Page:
Oct 26, 2023

Written By Lewis Ogg

Why The Law Conversion Course Isn't Working

Oct 26, 2023

Written By Lewis Ogg

Law conversion courses, most commonly the Post-Graduate Diploma in Law (PDGL), have become an increasingly common route for undergraduates from non-law disciplines to transition to a legal career. However, its popularity means that many students overlook the challenges that come with it. This article will explore the key issues associated with law conversion courses and discuss whether it is still necessary within the context of the new SQE pathway to qualification. By the end of this article, you should be able to make an informed choice on whether it’s the right choice for you.

Understanding Law Conversion Courses

Undertaken at the end of a non-law undergraduate degree, the conversion courses offer students an intensive year-long qualification in law that awards them with a qualifying law degree that used to be a necessity for becoming a solicitor and remains so for aspiring barristers. 

From an academic perspective, these courses should not be undertaken lightly, as the full-time courses usually require at least 35-40 hours per week of study and little adjustment period due to time constraints. Because of these demands, students will usually need at least a 2:2 in their undergraduate degree, though students themselves should reflect on whether they can cope with the academic requirements.  

Typically, the PDGL covers only the most fundamental areas of law and will leave little to no individual module choice for the student. While exact syllabuses will vary between universities, an average convert may expect to study English Legal System and Constitutional Law, Criminal Law, Tort Law, Contract Law, Land Law, Law of Organisations, Administrative and Human Rights, and Equity and Trusts.

Expectations vs Reality

Perhaps because of the reputation of law students as being more employment-orientated than other subjects, converts often expect that their course will provide them simultaneously with a smooth transition into legal practice and a fulfilling legal career to go with it. This is far from the case.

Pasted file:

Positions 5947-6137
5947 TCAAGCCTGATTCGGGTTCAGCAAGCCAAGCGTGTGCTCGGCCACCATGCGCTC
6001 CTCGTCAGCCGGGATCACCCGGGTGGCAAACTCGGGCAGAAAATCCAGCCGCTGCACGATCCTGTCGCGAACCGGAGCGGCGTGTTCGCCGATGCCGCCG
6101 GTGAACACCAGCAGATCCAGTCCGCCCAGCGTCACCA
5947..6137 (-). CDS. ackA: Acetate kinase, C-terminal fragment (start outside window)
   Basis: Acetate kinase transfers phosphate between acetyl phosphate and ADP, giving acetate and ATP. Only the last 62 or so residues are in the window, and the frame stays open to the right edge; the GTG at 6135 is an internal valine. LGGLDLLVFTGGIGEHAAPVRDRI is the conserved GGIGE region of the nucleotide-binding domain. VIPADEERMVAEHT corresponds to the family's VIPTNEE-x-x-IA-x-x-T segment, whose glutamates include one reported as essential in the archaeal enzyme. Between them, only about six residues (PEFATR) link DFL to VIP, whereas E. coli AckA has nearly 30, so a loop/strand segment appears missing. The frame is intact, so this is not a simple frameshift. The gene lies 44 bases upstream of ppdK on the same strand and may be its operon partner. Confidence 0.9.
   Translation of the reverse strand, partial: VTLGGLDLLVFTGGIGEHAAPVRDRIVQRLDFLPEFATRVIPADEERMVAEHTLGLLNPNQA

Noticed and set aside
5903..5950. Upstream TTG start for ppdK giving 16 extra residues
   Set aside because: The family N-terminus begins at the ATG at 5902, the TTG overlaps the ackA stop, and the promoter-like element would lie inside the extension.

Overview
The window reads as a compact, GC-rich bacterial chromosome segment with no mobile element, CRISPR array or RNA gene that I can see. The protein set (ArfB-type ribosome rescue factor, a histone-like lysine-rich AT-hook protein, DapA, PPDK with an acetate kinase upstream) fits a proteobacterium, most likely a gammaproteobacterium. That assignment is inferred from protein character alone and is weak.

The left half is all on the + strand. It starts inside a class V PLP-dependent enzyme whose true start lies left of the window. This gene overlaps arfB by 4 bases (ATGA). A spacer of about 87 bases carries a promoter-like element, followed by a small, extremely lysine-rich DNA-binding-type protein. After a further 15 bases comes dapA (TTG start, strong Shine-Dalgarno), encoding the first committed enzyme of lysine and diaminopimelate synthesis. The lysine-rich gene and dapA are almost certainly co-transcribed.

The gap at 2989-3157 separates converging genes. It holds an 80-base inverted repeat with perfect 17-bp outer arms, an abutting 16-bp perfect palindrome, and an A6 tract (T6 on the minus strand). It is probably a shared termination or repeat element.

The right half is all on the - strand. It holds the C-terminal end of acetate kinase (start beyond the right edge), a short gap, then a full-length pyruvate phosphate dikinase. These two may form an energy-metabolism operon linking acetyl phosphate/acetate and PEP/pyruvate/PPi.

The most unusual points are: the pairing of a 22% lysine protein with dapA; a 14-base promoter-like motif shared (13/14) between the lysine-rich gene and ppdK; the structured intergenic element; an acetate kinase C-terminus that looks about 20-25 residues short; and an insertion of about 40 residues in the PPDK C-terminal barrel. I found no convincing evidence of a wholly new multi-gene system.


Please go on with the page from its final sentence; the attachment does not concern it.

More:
The current reality is that within the hyper-competitive legal jobs market, law converts and law students alike struggle to acquire legal experience. Many have to wait multiple years after graduation to secure the position they presumed to get straight after university.  

Regardless of the competitiveness of the jobs market, it must also be remembered that education does not end with conversion. Aspiring solicitors will need to take the additional year-long Solicitors Qualifying Exams (SQE) and a bar course for aspiring barristers. Even after getting these secondary qualifications, applicants will still have to show soft skills, extra-curricular engagement with the law, and commercial awareness to really compete for a training contract.

Challenges with Law Conversion Course

Unlike an undergraduate degree, the level of governmental financial support is far less for master's tuition, so finances can become a real barrier for many considering this course. With a standalone PGDL you aren’t eligible for a postgraduate loan, unless you combine it with a master’s degree in law. Thus, you’ll probably need to find a way to fund your course and living expenses, be that through scholarships, bank loans or employment. A career can also be difficult to balance with the intensity of the PGDL